owner identification of pain

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Osteoarthritis affects at least 1 in 5 dogs, and its prevalence increases as dogs age; it is therefore very likely your dog has or will get osteoarthritis.

identifying & monitoring the signs of pain

It is speculated that arthritis affects at least 1 in 5 of all dogs. However, this figure is from a telephone survey of vets in North America in 1996. Many experts believe it is a lot higher than this. Its prevalence increases with age with 50% of dogs affected diagnosed between 8 and 13 years of age. At least 80% of dogs over the age of 8 years old suffer from arthritis, therefore it is likely that your dog will develop arthritis in one or more joints at some stage in their life.

Dogs are incredible at ‘coping’ with discomfort. Some suggest it is due to them wishing to mask their pain and avoid appearing vulnerable. Others suggest the only option is ‘to cope’ when you do not understand there is an alternative. And some feel they demonstrate tolerance to musculoskeletal pain due to the insidious chronic nature of its development and through the ability to shift weight away from the pain into other regions of the body.

Whatever the reason, dogs often have significant disease even before it is suspected as detecting it can be very difficult.

Pain is typically classed as either being acute or chronic. This is an important distinction as while acute pain serves a useful biological purpose, chronic pain does not.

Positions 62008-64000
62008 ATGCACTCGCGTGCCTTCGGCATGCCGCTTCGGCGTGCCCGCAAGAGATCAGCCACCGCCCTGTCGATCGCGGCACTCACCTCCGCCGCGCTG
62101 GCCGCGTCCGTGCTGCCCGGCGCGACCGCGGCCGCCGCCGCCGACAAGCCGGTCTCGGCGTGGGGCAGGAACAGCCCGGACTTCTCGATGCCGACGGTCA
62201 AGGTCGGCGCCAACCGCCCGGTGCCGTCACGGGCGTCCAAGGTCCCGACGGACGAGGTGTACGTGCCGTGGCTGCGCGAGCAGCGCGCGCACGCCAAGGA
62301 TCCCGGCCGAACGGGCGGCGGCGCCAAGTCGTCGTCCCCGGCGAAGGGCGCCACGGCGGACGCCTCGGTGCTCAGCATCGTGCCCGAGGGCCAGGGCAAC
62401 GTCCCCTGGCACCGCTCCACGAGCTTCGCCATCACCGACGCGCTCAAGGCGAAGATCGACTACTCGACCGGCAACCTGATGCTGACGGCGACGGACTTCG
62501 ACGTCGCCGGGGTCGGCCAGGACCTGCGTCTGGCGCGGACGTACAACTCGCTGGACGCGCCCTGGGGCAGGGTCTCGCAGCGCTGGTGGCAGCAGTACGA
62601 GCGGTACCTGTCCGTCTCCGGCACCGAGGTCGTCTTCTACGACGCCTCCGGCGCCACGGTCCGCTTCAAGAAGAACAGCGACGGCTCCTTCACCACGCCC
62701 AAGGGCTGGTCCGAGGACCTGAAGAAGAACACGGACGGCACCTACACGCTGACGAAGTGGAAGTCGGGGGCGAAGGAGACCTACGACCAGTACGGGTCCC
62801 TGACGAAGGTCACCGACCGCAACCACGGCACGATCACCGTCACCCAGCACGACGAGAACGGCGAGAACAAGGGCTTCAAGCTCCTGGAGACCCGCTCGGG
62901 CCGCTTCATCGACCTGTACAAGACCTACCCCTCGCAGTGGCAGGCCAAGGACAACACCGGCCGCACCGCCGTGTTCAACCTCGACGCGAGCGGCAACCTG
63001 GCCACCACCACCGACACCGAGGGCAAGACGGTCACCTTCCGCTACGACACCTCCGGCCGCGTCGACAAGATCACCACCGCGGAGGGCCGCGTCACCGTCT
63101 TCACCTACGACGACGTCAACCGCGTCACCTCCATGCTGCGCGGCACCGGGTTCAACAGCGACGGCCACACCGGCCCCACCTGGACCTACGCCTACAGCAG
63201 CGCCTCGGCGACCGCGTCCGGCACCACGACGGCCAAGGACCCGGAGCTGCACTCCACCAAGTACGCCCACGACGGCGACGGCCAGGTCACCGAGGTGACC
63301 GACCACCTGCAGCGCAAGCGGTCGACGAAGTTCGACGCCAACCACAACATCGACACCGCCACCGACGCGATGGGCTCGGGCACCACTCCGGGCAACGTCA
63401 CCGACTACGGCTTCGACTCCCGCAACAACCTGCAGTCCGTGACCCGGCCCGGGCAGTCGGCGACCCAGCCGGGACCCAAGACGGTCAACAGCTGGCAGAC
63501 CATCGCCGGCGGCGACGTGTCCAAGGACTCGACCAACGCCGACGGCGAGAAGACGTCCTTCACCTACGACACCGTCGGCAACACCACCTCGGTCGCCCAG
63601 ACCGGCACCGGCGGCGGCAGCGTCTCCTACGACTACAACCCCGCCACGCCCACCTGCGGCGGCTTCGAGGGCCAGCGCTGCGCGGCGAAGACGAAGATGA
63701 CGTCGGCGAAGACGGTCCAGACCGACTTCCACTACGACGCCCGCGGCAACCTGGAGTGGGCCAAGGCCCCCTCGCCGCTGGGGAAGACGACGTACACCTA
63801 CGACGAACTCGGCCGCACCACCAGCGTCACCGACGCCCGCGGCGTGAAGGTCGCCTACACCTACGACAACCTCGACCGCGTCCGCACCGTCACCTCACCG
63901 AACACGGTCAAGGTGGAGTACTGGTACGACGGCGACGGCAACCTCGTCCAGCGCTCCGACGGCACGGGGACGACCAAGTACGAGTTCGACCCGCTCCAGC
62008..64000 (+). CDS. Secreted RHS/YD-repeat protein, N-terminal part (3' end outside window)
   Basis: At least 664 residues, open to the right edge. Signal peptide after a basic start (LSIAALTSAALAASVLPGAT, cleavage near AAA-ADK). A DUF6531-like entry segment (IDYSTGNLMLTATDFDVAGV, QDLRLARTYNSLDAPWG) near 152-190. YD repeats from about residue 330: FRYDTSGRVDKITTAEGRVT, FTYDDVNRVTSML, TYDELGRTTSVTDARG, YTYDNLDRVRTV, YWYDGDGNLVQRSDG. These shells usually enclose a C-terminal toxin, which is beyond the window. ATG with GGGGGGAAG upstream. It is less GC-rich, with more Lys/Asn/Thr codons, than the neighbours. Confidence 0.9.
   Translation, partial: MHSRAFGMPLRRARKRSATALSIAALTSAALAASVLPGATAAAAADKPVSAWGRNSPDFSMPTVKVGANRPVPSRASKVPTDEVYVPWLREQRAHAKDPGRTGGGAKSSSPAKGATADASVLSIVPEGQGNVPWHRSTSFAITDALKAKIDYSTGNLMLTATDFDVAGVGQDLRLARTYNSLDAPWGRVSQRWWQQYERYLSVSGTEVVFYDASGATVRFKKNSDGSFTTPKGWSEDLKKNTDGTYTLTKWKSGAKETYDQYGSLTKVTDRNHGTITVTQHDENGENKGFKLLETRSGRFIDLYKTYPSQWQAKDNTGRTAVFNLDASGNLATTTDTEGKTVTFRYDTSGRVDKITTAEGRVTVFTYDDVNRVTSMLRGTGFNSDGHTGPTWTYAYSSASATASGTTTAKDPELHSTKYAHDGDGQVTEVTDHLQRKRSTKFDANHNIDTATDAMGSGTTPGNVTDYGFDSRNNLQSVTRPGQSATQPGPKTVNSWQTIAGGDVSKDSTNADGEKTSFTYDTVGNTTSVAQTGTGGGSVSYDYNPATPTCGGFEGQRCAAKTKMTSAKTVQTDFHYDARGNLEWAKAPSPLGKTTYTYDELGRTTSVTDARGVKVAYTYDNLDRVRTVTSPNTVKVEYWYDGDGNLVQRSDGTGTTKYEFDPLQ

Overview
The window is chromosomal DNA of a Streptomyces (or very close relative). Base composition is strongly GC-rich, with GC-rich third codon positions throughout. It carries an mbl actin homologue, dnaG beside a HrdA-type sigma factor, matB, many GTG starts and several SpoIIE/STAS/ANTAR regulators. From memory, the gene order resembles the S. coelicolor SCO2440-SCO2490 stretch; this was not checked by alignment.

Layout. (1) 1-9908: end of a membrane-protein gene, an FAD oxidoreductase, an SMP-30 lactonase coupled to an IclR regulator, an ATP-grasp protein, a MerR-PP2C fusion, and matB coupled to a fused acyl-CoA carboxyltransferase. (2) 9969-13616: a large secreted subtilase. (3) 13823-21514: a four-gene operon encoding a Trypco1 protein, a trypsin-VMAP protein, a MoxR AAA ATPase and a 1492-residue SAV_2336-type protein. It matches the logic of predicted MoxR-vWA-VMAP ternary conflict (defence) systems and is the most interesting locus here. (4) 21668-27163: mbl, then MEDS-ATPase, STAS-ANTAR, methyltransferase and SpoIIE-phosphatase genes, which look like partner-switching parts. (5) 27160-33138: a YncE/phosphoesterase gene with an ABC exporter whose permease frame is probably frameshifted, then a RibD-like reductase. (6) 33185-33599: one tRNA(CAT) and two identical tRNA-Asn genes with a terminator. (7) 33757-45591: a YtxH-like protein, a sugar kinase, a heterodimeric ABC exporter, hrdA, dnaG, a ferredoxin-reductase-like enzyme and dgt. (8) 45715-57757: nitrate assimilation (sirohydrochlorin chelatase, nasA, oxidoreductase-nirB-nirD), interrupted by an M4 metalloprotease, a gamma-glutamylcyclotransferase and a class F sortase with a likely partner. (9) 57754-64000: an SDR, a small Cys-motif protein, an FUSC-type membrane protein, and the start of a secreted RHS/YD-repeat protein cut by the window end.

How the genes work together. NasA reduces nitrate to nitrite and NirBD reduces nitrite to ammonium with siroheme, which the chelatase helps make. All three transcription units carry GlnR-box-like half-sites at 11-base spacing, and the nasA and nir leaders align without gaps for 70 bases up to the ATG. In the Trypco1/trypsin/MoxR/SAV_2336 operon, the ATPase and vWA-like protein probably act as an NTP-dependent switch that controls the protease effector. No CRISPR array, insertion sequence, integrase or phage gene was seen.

possible signs of arthritis & chronic pain

behavioural changes

  • Being more grumpy
  • Playing with their toys less
  • Licking their joints
  • Pacing at night
  • Depression or low mood

Posture changes

  • Hunched back
  • Avoiding putting weight through one of their legs when standing
  • Changes in body shape due to muscle loss
  • Low head carriage
  • Tucked up tail
  • Different sleeping positions

Mobility Changes

  • Slowing down on walks
  • Stiffness when getting up after a period of rest
  • Hesitating when using stairs
  • No longer jumping up onto the sofa
  • Lameness
  • Dragging their feet

Identification 1st Monitoring 2nd

Having identified that your dog may be showing signs of chronic pain and clearly recorded them on the CAM Suspicion of Chronic Pain document. After presenting your thoughts and observations to your vet and obtaining a diagnosis of arthritis, the need to continue being able observers is essential to make sure the interventions that are chosen work. No intervention comes with a promise that it will work or that it will suffice. The owner must continue to observe and monitor to ensure treatment goals of improved pain state and increased capability are reached and maintained.

There are many ways this can be achieved, and what works for one owner may seem impossible for another. We will list a few options below.